Watoga Trail Report

Mark Reed and Shannon Springer with a night’s catch of catfish from bank lines tended with a canoe, 1979. K. Springer photo

Ken Springer
Watoga Park Foundation

The One-Season Turtle Noodler
The conclusion

Turtle soup was king in Columbus area restaurants in the 1960s, particularly in German Village on the south end of the city. The now gentrified section of Columbus, Ohio, still maintains its original brick homes, shops and streets in this neighborhood settled by German immigrants in the mid-1800s.

The once ubiquitous turtle soup has been replaced by nouveau cuisine in most of the village’s trendy restaurants. The unique flavor of turtle meat cooked slowly in a rich broth with garden vegetables accompanied by a hunk of dark rye bread has slowly made way for dainty portions of seared Ahi tuna, artfully covered with thin ropes of wasabi aioli.

But before all of this culinary blasphemy took over the area restaurants, Benny was the main supplier of fresh snapping turtles – live or dressed. My chance encounter with Benny introduced me to this world of feeling for turtles in the evening and being at the kitchen door of select restaurants the following morning to sell the turtles to anxious chefs.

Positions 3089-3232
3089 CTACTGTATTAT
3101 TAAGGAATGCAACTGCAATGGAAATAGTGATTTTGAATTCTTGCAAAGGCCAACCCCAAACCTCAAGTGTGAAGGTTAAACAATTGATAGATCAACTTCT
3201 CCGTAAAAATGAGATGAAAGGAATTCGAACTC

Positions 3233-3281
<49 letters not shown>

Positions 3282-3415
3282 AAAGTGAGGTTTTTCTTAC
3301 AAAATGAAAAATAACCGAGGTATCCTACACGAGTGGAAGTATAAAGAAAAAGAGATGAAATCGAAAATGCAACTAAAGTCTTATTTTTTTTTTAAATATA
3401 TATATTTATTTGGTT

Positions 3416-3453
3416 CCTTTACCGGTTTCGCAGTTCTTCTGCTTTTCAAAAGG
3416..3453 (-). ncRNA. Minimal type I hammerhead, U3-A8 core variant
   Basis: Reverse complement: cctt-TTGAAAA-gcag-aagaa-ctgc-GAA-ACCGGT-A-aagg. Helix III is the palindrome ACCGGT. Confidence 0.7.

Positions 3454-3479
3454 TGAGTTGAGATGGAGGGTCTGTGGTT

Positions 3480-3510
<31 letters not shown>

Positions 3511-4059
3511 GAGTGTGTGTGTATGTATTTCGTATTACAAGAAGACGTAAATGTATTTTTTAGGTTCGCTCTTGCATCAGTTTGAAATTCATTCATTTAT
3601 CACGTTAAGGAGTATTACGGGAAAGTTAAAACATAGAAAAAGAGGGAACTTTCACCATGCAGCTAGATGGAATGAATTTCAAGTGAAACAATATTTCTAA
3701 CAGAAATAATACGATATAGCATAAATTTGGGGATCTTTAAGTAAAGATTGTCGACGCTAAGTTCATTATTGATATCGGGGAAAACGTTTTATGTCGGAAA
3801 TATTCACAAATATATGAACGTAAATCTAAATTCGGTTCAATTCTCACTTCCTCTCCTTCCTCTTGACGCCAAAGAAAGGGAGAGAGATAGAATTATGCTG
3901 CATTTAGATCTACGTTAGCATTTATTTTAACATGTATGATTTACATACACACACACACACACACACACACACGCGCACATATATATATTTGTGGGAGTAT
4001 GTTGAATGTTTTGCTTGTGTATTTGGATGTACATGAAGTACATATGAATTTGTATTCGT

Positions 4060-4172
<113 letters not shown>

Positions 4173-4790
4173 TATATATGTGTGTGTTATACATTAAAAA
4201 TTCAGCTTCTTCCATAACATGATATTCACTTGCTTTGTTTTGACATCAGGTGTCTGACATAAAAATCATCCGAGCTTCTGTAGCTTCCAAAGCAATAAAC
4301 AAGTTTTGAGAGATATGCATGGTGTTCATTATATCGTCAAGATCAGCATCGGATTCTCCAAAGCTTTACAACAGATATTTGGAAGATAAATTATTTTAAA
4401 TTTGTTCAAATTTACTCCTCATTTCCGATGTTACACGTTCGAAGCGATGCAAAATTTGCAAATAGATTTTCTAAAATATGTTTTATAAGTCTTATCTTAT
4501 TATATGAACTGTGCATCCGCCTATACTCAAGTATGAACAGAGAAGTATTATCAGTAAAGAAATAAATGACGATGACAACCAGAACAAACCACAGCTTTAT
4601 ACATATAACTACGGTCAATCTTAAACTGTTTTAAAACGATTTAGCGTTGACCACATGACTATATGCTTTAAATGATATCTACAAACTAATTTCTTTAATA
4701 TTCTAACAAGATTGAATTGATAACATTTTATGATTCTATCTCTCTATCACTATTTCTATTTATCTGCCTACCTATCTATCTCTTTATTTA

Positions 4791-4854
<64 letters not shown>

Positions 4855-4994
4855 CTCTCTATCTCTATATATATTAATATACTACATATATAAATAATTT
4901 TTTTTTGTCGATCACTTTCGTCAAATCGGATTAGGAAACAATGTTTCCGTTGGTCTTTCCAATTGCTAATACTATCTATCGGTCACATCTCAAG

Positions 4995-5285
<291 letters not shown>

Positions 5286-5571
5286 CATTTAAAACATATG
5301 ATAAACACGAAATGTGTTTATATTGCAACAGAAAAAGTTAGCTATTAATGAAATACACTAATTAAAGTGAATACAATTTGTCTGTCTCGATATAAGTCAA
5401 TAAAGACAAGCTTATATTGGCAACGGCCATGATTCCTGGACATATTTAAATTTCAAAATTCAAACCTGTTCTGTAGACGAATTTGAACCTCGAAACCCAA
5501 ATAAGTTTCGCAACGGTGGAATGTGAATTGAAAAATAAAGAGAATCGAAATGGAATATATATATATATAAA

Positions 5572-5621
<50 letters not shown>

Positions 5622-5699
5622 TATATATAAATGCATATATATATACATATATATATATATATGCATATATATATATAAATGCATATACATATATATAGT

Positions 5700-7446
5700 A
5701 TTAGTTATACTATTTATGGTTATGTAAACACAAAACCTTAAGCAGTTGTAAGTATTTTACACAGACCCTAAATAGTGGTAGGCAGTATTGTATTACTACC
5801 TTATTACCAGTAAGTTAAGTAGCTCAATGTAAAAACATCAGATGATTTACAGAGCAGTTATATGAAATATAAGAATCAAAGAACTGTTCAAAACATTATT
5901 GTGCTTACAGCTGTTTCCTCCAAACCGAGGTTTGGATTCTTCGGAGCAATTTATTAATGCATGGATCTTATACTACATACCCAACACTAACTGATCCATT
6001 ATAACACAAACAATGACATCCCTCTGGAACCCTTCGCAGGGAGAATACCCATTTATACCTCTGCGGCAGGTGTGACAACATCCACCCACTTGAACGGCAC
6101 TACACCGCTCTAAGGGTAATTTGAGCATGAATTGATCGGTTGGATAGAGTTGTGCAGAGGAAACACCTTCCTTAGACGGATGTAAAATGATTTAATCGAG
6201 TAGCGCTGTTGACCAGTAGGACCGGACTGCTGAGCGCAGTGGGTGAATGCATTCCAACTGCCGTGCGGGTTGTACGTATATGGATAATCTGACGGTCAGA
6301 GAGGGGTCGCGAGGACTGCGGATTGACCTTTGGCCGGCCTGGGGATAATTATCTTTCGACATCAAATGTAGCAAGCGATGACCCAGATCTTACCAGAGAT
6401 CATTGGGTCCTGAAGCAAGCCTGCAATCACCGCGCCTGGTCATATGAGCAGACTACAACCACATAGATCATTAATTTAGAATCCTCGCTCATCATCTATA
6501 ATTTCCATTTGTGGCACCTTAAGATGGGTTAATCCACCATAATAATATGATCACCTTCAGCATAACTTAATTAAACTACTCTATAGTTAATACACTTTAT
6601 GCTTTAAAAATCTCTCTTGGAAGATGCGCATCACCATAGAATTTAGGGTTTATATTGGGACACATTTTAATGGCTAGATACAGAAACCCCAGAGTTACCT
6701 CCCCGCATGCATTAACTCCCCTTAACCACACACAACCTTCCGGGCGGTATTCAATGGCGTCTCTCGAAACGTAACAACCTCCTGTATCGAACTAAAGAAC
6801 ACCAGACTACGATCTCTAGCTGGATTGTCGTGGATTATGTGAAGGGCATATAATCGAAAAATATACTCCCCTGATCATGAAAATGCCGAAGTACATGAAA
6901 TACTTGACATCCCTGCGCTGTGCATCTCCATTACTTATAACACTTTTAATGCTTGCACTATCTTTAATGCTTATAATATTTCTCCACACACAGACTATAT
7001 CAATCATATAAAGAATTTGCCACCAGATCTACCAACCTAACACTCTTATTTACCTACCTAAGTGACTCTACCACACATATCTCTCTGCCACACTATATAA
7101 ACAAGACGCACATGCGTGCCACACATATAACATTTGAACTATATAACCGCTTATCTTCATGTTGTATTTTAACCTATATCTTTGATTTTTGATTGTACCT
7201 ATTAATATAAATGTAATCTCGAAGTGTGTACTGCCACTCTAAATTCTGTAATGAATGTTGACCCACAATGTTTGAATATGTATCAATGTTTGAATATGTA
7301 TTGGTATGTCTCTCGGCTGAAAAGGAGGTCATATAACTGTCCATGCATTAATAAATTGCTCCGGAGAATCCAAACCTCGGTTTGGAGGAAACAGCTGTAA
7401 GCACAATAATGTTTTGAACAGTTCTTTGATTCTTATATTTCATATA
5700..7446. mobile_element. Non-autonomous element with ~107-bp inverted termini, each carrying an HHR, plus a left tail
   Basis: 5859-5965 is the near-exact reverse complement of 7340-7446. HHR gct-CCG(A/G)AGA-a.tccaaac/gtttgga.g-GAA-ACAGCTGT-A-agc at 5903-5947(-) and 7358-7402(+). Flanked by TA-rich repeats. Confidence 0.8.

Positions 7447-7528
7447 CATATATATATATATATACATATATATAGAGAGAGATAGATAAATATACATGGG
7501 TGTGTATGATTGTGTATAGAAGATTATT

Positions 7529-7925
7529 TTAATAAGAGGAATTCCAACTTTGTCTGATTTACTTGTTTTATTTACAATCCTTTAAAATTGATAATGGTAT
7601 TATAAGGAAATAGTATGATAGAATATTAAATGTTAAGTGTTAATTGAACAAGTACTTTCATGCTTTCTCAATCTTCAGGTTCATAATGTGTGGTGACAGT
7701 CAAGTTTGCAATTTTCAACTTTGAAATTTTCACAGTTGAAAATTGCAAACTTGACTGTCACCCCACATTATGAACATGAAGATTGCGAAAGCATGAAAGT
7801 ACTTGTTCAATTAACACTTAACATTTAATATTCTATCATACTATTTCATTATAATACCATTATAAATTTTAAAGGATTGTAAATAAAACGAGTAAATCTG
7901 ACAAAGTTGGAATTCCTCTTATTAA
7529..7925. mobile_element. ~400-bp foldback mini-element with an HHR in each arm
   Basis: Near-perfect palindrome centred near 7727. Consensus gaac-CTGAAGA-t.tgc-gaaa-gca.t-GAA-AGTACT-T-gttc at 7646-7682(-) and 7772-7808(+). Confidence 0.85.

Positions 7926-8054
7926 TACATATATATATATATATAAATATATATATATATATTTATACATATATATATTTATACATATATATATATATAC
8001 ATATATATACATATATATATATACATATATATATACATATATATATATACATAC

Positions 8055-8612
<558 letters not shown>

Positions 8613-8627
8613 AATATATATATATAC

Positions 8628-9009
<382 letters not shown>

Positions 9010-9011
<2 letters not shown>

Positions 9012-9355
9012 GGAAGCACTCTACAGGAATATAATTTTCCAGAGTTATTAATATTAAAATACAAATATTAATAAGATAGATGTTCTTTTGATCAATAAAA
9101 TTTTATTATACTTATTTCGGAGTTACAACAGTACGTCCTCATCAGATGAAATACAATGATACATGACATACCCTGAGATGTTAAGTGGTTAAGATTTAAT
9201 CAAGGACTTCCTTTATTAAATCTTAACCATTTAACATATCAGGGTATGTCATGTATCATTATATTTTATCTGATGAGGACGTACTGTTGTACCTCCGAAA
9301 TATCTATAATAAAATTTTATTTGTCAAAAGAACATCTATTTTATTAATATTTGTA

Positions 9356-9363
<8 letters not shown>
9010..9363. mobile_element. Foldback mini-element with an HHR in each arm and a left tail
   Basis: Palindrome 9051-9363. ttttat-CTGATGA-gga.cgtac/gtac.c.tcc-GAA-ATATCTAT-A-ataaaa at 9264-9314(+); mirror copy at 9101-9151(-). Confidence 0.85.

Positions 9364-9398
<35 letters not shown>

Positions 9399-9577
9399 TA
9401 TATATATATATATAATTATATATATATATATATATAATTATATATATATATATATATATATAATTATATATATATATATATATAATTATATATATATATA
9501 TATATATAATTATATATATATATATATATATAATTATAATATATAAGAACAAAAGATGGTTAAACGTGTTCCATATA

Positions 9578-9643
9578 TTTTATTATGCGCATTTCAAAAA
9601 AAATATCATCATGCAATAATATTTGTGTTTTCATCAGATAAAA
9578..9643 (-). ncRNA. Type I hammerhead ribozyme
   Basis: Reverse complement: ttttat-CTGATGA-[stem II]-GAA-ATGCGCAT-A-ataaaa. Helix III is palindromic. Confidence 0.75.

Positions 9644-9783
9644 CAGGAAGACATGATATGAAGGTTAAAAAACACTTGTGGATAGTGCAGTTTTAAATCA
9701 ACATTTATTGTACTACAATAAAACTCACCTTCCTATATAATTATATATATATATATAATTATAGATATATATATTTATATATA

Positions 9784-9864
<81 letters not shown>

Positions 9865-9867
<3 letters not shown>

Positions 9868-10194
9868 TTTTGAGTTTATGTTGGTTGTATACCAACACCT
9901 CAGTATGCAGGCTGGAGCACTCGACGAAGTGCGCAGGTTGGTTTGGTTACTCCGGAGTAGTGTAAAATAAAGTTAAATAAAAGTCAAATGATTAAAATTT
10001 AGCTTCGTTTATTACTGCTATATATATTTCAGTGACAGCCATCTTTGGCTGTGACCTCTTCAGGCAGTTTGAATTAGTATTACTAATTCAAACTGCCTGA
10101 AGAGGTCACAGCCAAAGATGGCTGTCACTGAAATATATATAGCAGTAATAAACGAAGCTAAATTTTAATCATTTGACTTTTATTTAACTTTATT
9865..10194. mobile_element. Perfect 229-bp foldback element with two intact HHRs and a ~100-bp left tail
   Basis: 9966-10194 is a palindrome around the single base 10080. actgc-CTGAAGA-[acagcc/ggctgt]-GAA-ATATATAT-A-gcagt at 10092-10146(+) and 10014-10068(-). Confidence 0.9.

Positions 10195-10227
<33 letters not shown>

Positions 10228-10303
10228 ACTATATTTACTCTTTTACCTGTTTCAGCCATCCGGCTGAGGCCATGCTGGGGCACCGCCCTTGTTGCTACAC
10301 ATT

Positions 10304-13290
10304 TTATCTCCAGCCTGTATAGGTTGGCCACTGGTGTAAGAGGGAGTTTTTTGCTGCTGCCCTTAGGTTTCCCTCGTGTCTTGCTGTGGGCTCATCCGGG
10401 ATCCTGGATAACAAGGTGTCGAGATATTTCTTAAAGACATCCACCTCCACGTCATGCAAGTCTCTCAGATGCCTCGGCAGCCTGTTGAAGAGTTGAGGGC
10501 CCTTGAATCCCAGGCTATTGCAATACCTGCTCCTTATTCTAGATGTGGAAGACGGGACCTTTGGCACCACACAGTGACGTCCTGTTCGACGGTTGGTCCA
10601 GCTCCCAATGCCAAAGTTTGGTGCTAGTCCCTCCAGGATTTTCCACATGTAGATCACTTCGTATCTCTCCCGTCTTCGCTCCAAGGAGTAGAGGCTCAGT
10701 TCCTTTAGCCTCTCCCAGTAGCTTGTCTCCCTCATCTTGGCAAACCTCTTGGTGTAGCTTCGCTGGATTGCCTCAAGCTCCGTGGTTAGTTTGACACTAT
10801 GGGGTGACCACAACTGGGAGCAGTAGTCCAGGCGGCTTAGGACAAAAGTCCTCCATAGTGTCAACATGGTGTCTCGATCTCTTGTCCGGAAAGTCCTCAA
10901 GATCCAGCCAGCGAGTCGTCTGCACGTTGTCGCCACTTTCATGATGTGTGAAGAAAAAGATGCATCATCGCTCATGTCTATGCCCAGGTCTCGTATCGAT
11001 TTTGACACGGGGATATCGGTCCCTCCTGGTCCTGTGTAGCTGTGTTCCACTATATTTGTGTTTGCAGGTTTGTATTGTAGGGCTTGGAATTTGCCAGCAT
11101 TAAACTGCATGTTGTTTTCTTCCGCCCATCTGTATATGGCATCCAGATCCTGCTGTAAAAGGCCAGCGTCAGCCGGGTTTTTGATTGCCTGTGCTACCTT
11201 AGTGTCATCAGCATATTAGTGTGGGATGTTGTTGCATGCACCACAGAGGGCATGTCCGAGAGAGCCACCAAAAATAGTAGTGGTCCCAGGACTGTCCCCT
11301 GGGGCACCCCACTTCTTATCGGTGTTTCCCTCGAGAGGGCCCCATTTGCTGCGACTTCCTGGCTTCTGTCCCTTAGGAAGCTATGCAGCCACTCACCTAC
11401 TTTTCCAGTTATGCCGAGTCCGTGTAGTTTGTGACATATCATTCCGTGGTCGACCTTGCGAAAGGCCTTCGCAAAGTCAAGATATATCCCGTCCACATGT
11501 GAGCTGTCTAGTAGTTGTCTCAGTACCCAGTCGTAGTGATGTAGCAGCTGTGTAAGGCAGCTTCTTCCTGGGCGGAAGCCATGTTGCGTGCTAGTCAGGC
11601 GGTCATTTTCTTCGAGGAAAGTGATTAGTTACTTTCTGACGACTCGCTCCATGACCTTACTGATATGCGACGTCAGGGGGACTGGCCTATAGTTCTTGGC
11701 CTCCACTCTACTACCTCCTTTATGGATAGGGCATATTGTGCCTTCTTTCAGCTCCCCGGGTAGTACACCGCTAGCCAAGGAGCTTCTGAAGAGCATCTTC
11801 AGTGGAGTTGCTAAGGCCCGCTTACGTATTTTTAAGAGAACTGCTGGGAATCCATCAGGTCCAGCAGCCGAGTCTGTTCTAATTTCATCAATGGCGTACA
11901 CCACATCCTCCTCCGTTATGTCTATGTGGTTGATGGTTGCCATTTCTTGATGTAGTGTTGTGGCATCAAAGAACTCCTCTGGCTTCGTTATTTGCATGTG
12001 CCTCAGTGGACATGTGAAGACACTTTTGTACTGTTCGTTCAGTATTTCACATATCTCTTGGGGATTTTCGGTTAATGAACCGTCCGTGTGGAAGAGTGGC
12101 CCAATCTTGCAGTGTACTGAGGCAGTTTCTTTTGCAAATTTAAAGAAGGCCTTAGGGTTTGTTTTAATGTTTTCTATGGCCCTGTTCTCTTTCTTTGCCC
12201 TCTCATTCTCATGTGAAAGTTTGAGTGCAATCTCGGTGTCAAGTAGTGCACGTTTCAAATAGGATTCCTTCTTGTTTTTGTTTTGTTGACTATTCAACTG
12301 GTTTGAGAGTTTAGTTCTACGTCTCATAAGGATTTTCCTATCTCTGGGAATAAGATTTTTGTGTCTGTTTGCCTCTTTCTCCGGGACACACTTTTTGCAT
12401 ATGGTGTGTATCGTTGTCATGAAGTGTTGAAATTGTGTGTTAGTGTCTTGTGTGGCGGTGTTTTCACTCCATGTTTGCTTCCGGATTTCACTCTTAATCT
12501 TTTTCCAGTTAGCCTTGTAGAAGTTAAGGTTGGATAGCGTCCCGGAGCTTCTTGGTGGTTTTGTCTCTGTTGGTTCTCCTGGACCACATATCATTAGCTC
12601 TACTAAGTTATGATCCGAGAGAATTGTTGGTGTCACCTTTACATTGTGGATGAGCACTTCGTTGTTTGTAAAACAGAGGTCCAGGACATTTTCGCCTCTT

Until then, I had no idea such a vocation existed.

When I first started my apprenticeship, I was Benny’s bagman; that is, I held a burlap sack in one hand and a bottle of whiskey in the other while Benny felt up under the riverbank for turtles. Following every two or three ventures into turtle holes, he would ask for the bottle and would down a swig or two.

He would explain to me the finer points of feeling for turtles while he was practically lying down in the muddy water. Often his head was just above the waterline as he spoke to me. Yet somehow he managed to smoke a cigarette in one corner of his mouth at the same time – and keep it dry!

As I stood on the bank a few feet above Benny, he stressed the things that would give me the greatest protection from a turtle bite.

“Always keep your fingers together and make sure that your arm is flush against the top of the hole as you extend your arm back into the hole. Don’t lower your arm until you are back as far as you can go.”

At this point in his instructions he would often have his own arm at full extension, buried in a muddy turtle hole.

It was at this point that his voice became more of a command rather than advice.

“Now, very slowly lower your hand, and don’t forget to keep those fingers together if you want to keep all of them. If there is a turtle in the hole you will most likely come down on the turtle’s shell. It’s here that things can get a little tricky, just don’t panic and pull your arm out yet.”

Benny explained that the front of the turtle’s shell is fairly smooth and rounded but the back of the shell, where the tail is, has jagged points.

“Still keeping your fingers together, find the edge of the shell and follow it back until you feel the points. You will shortly come to the tail. When you get to this point slowly put your hand around the tail, but don’t pull on it yet.” he instructed.